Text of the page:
By Kathryn Gutzwiller
This booklet is a consultant to the terribly various literature of the Hellenistic period.A advisor to the literature of the Hellenistic age, from the loss of life of Alexander the nice in 323 BCE to the conflict of Actium in 31 BCProvides overviews of the social, political, highbrow and literary historic contexts during which Hellenistic literature used to be producedIntroduces the main writers and genres of the periodProvides information regarding sort, meter and languages to assist readers without previous wisdom of the language in figuring out technical features of literary GreekDistinctive in its insurance of present concerns in Hellenistic feedback, together with viewers reception, the political and social history, and Hellenistic theories of literature
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Extra info for A Guide to Hellenistic Literature (Blackwell Guides to Classical Literature)
From the late third century unrest among the Egyptians, leading to a series of revolts, became increasingly common. The Rosetta Stone, which provided the key to decipherment of Egyptian hieroglyphs, contains a trilingual inscription (in hieroglyphic and demotic Egyptian and in Greek) that concerns one of these rebellions. During this time as well, Ptolemaic power in the Aegean and in Syria began to fade. Ptolemy IV was murdered in 205 by two courtiers, who tried to hold on to power under the young Ptolemy V Epiphanes (‘‘God Manifest’’) partly by murdering his mother Arsinoe III.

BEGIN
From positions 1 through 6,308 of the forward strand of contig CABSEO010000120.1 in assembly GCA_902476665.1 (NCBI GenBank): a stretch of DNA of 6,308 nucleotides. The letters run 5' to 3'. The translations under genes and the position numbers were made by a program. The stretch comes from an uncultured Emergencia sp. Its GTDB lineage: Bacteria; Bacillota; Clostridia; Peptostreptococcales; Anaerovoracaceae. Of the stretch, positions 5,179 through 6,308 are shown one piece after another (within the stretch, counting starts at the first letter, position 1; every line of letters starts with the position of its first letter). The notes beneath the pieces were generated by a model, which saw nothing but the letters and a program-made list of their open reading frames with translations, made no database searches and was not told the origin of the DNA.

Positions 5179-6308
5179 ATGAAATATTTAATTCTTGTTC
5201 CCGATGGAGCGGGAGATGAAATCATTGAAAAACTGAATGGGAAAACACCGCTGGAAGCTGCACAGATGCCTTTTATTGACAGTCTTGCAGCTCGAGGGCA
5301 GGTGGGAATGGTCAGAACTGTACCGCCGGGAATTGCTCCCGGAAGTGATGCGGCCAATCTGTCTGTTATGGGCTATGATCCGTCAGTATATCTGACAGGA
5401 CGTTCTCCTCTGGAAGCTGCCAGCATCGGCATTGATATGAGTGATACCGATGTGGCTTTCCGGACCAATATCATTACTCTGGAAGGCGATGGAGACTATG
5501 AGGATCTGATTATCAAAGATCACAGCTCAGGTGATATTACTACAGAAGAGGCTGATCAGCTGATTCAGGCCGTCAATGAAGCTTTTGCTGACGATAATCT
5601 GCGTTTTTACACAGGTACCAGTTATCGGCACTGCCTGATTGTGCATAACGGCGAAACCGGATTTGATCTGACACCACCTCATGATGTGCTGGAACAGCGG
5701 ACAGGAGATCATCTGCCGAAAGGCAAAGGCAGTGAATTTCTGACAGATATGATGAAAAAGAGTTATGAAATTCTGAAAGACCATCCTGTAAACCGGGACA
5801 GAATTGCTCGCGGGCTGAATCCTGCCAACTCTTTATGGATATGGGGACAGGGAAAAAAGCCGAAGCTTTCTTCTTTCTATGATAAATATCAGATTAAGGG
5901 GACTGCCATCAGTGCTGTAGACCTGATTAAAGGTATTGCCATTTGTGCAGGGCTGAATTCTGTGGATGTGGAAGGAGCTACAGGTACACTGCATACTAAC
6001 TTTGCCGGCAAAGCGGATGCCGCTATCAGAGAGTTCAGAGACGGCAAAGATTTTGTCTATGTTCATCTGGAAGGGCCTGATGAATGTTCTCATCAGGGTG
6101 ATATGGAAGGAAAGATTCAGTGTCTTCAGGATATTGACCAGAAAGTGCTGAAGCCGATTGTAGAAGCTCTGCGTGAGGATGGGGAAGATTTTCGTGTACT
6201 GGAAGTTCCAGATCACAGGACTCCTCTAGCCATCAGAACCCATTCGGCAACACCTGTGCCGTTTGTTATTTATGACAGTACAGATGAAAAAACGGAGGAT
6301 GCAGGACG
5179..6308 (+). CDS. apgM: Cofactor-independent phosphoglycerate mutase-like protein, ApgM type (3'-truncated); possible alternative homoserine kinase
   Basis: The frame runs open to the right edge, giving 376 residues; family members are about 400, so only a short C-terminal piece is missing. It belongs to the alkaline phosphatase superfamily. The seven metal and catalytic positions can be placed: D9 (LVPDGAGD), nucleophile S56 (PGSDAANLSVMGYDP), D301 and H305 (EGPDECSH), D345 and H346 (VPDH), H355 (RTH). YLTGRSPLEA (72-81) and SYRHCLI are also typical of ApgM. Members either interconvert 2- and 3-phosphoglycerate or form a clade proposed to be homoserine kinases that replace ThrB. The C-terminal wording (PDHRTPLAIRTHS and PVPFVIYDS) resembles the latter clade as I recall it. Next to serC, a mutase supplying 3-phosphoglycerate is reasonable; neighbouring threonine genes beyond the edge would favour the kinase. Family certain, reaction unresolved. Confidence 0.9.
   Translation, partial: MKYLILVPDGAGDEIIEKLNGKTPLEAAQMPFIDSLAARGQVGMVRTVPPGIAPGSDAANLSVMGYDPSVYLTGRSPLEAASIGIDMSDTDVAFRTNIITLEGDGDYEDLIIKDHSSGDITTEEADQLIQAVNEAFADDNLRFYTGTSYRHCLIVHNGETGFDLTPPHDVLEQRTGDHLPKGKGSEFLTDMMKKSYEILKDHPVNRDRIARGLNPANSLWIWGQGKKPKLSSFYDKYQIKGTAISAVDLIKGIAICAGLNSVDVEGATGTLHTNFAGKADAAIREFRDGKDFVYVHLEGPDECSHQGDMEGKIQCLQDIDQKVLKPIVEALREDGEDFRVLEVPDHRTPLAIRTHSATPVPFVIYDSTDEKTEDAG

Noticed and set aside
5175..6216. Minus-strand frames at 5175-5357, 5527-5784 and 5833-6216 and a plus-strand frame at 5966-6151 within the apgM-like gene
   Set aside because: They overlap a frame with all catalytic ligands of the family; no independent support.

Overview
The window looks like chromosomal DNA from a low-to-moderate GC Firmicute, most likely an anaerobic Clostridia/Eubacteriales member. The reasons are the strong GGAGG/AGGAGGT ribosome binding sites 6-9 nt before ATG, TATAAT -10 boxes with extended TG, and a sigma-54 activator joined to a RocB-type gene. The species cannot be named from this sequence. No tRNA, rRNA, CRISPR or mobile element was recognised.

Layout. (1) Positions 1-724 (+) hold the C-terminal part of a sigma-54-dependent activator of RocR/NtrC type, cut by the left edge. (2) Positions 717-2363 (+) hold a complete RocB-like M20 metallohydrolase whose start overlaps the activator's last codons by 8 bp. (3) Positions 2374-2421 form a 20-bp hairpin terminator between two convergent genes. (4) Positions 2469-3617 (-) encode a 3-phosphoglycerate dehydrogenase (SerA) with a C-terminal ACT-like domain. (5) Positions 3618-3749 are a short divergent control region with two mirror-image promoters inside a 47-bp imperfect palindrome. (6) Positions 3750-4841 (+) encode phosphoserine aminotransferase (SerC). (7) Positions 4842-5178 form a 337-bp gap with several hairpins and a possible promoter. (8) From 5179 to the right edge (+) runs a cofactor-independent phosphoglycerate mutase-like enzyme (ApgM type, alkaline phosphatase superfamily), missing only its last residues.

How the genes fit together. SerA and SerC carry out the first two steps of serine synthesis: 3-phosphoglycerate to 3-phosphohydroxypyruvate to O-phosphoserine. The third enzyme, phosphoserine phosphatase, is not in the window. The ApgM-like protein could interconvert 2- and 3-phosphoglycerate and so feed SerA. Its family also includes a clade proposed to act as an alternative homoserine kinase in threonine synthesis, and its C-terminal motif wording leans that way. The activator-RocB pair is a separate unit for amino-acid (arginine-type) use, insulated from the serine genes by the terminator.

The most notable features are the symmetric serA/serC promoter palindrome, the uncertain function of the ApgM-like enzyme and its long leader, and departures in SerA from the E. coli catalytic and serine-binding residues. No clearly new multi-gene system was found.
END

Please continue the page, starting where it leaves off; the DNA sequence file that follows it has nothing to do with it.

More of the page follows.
From the early third century, Callimachus and other poets attempted to produce a smoother form of the hexameter by restricting the number of short words and avoiding unusual rhythms. One of the best-known features of this refined versification involves a sense pause after a dactylic fourth foot (consisting of a long and two short syllables); this pattern, which is quite common in Theocritus and so known as a ‘‘bucolic diaeresis,’’ may produce a songlike rhythm if used in consecutive lines. Another trend was the spondaic fifth foot, which consisted of two longs and so produced a heavy-sounding line, often involving a four-syllable word at line end.
It was not just a collection of texts but an active center for literary scholarship and criticism. Material for the copying of texts was plentiful, since an important local product, made from animal skins, was what the Romans called charta pergamena (‘‘Pergamene paper’’), from which our word parchment derives. The most famous scholar at Pergamum was Crates of Mallus, who was sent by Attalus II as an envoy to Rome in 159 and gave lectures that introduced the Romans to scholarship. In his allegorical method of interpreting Homer and the grammatical principles he applied to editing, he was the rival of the great Alexandrian scholar Aristarchus of Samothrace, who was his contemporary.